Flying into New Economy
Seattle Times aerospace reporter
Boeing yesterday created three new business units to capture opportunities emerging in the New Economy.
The units are Connexion by Boeing, which aims to provide high-speed Internet and entertainment services to commercial airplanes and business jets; Air Traffic Management, an effort to overhaul and improve the technology for air-traffic control and airport operations; and Boeing Capital Corp., the company's growing financial-services arm.
This expands Boeing's operating units to six and puts these New Economy ventures on equal footing with the company's core businesses: Commercial Airplanes, Military Aircraft and Missiles, and Space and Communications.
"These are areas where we have real opportunity to grow the business," said Phil Condit, Boeing's chairman and chief executive. "We want to turn the opportunity into reality."
The company, with the board's blessing Monday, selected leaders for each new unit; they will report directly to the Office of the Chairman, serve as corporate officers and participate as members of Boeing's Executive Council--the aerospace company's senior-leadership team.
The new leaders will be responsible for Boeing's push into these new services and after-market businesses--markets the aerospace giant once avoided but now sees as a huge opportunity to expand into high-margin growth businesses.
Since recovering from serious production problems two years ago, Boeing has been aggressively leveraging its core technology strengths into these New Economy products and services while still focusing on its core airplane business.
With the creation of the three new units, the leaders will be able to concentrate on the business and on the opportunities, which Condit believes is huge.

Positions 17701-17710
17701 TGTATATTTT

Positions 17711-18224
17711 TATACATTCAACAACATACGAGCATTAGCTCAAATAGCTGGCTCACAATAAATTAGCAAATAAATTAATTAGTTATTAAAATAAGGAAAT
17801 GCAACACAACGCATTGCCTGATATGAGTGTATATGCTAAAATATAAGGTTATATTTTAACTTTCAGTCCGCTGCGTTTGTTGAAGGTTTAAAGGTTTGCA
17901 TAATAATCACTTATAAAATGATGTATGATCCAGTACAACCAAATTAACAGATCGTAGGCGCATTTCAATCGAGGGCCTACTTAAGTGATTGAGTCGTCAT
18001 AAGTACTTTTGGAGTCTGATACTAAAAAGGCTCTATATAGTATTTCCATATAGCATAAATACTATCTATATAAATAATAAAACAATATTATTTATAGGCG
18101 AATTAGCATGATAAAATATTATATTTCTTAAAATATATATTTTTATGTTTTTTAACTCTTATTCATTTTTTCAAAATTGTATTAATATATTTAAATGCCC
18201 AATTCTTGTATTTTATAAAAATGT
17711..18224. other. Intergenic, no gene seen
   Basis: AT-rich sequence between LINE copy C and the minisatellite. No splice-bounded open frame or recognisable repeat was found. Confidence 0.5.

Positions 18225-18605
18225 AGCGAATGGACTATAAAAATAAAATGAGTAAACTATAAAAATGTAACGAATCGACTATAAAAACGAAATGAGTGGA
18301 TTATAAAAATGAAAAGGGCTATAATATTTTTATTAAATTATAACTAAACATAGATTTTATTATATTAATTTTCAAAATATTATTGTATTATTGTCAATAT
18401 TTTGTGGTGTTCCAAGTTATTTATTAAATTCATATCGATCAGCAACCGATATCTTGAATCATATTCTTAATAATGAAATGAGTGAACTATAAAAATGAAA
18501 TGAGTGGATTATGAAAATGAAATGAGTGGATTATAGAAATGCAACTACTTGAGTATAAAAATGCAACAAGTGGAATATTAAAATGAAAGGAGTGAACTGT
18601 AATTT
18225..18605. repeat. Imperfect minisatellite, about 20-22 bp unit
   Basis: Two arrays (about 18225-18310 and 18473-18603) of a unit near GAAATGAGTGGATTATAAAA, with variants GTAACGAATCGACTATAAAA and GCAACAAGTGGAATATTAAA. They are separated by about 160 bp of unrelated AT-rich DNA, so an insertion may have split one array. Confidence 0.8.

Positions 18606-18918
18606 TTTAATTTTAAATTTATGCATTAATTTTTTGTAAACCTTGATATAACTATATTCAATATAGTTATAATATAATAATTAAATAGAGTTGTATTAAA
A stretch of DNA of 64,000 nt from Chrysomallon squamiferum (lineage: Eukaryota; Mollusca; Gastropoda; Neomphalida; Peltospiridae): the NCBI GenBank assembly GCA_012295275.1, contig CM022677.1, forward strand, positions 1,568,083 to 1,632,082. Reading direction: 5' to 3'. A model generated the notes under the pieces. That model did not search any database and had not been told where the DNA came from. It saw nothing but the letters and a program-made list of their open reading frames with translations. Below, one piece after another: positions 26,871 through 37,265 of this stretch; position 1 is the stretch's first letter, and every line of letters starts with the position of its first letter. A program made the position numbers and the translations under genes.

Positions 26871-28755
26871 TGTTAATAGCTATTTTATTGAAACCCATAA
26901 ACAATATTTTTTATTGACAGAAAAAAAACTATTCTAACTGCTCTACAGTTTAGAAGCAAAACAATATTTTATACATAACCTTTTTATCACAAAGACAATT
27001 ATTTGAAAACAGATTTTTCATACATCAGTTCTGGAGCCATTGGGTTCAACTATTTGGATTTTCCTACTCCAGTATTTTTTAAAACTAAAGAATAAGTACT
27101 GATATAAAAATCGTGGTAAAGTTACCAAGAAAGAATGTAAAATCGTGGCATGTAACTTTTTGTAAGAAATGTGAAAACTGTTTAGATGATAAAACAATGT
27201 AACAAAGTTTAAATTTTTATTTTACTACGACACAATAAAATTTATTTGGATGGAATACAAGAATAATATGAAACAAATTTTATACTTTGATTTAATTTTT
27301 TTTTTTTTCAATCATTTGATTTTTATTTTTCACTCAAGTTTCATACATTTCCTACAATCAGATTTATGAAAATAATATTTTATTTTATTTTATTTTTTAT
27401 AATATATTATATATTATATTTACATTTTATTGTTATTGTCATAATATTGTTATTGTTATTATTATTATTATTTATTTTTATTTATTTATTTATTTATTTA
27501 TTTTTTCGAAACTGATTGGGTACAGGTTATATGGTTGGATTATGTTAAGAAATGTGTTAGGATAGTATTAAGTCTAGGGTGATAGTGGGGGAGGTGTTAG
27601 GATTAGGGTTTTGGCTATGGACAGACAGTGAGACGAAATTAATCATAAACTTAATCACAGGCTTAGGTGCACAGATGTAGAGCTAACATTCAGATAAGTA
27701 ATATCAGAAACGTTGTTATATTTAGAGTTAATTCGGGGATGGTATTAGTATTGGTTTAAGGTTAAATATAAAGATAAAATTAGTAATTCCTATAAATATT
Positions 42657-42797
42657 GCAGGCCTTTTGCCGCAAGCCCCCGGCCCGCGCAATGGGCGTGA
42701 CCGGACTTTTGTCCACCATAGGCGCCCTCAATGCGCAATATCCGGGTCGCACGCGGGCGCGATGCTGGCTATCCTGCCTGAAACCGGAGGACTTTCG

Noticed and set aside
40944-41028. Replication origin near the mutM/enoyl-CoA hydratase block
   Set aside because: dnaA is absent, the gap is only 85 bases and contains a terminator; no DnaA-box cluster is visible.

Scott Carson, 54, formerly chief financial officer for Boeing Commercial, has been given the most high-profile of Boeing's New Economy jobs.
He will become president of Connexion by Boeing, which Condit believes will change the way people think about travel. The Internet service, which is in development, will provide two-way broadband connection to each aircraft seat.
John Hayhurst, 52, will lead Boeing's efforts to overhaul and improve air-traffic management systems.
Formerly a vice president of business development for Commercial Airplanes, Hayhurst has been tapped for some of Boeing's most challenging assignments and perhaps now has the toughest one of his career.
As president of Boeing's Air Traffic Management unit, his responsibilities will include proposing to the federal government a comprehensive plan that would help airports absorb growing air traffic and congestion.
James Palmer, 51, formerly senior vice president of Shared Services, now has the responsibility of revving up Boeing Capital Corp. beyond its current $4 billion portfolio.
As president of the newly expanded lending and leasing unit, Palmer's goal will be to turn it into a financial powerhouse similar to General Electric's successful financial-services arm.
Laurette Koellner, 46, will succeed Palmer as senior vice president of the Shared Services group, making her the highest-ranking female executive at Boeing since former Chief Financial Officer Debby Hopkins.
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